A few drinks at the airport and more on the way to a Las Vegas casino during Super Bowl weekend cost a Southern California man $500,000. Now he's suing the casino to try to get it back.
An attorney for Ventura resident Mark Johnston said the Downtown Grand Casino took advantage of his client by loaning him money and allowing him to play pai gow and blackjack while he was visibly intoxicated. A court fight is in the cards after Johnston filed a lawsuit last week to get his money back.
Johnston said he feels like they picked his pockets.
"It's like a drunk guy is walking down the street and you just go ahead and reach in his pocket and steal all his money," he said. "They should have cut me off. The bottom line is the casinos are not supposed to gamble to you and over-serve you in alcohol."
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Johnston told NBC4 that the lawsuit isn't about the money. He has wealth from his ownership of Ventur County car dealerships and he himself drives a $200,000 Mercedes SLS sportscar. The lawsuit is about personal responsibility.
"I don't even remember being put to bed, I could have fallen asleep and died in my sleep. Choked, threw up, who knows,” Johnston said. "Let’s say i wasn't staying at the grand hotel and they allowed me to walk out the door and get in a car and I ended up killing somebody, then what would we be talking about?"
Johnston claims the Downtown Grand Casino violated Nevada gambling regulations by giving him up to 20 drinks in 17 hours and doubling his casino credit, even though he said an employee later told him he was too drunk to continue.
"It's not just for me, a gambler that gambles with larger amounts of money. How about the guy with a 1,000, how about a guy with 2,000, how about a guy a 5,000, 10,000, that's drunk leaning on the table, can't see the color of his chips, can't read his cards, do you think they should have taken his money?" Johnsto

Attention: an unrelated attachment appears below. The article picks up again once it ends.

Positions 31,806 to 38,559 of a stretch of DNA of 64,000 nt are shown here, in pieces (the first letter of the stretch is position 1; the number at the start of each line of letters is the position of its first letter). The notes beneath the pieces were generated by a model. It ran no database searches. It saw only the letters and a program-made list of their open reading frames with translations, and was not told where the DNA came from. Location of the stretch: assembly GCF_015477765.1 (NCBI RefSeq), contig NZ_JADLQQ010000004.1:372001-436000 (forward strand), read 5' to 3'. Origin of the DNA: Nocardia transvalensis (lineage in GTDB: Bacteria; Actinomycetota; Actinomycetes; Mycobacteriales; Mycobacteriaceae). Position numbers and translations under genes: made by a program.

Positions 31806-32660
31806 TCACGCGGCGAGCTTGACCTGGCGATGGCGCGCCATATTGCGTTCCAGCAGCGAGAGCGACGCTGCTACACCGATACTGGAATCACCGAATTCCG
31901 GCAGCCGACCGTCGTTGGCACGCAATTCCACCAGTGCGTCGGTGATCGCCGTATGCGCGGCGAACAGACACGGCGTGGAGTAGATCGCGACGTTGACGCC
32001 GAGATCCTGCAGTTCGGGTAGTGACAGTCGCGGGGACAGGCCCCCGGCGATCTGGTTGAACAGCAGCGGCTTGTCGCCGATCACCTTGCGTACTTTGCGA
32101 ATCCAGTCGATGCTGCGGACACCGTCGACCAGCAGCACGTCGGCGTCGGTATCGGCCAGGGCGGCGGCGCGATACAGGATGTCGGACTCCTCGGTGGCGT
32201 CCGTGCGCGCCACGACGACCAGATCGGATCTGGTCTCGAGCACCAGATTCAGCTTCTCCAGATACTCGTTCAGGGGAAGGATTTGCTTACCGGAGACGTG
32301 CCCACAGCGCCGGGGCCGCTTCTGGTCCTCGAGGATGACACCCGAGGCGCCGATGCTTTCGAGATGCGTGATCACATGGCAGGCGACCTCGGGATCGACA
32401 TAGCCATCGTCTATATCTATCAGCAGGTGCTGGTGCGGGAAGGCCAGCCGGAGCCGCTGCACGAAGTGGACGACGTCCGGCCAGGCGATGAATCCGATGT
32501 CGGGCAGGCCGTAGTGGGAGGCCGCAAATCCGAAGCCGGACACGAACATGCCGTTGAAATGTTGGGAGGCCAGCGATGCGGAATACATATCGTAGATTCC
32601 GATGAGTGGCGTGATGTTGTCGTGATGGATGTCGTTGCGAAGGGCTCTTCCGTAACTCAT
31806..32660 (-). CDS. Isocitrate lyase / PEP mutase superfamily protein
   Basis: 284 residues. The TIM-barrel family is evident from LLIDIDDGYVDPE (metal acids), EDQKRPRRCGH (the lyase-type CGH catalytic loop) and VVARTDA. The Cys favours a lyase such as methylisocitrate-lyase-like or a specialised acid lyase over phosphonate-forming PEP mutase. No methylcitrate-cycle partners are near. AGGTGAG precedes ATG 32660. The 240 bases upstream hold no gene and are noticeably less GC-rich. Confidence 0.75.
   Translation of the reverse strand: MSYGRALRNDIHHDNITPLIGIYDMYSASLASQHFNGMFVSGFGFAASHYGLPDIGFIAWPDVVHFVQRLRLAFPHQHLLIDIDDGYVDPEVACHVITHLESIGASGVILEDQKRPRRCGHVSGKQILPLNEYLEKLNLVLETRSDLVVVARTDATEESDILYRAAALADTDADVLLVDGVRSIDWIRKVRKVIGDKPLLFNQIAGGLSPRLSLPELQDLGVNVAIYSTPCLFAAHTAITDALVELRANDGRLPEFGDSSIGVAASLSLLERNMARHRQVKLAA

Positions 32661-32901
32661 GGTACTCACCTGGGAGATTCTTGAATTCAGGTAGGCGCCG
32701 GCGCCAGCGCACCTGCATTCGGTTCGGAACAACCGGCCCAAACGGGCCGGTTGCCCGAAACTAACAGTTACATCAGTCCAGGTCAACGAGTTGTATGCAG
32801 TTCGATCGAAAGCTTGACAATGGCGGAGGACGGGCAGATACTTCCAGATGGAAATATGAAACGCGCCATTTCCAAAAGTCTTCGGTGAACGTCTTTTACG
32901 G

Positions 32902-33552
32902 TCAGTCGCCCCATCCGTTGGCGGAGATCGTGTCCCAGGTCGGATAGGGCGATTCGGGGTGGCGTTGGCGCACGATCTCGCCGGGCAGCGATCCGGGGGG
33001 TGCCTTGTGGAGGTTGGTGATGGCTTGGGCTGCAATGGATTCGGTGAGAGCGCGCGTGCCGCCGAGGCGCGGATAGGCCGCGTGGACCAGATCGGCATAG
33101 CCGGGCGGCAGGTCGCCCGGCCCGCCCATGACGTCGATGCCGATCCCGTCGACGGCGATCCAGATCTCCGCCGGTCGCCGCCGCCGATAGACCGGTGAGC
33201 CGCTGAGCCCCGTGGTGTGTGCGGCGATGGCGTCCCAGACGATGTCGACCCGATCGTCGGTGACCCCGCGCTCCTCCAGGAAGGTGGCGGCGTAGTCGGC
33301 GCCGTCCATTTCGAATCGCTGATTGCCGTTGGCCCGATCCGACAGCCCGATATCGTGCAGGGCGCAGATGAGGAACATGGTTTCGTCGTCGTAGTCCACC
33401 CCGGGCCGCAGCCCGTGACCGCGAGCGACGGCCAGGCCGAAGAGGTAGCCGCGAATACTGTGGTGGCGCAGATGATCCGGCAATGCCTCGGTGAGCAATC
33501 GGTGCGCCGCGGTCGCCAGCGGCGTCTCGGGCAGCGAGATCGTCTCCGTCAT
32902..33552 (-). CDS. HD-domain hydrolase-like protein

Nevada law bars casinos from allowing visibly drunk patrons to gamble and from serving them comped drinks.
"You certainly aren't supposed to issue half a million dollars in markers to someone who is obviously intoxicated," said Johnston's attorney, Sean Lyttle.
The costly night started after a Thursday arrival with drinks at the aiport and more drinks during a limousine ride. The drinking continued during dinner at Triple George Grill on 3rd Street next to the casino in downtown Las Vegas.
"I don't remember anything until Super Bowl night," Johnston said.
The casino is countersuing Johnston for trying to shirk his gambling debts, according to The Associated Press. Johnston put a stop-payment order on the markers, or casino credits, the Grand issued. He is also seeking damages from the Grand for sullying his name, the AP reported.
Johnson told NBC4 that he only owes $400,000 because the casino gave him a 20 percent discount on any debt. The Nevada Gaming Control Board is investigating.
A casino spokeswoman told the AP the company does not comment on pending litigation.
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Johnston, a retiree, owned Ojai Ford before selling it in 2006, according to the Ventura County Star.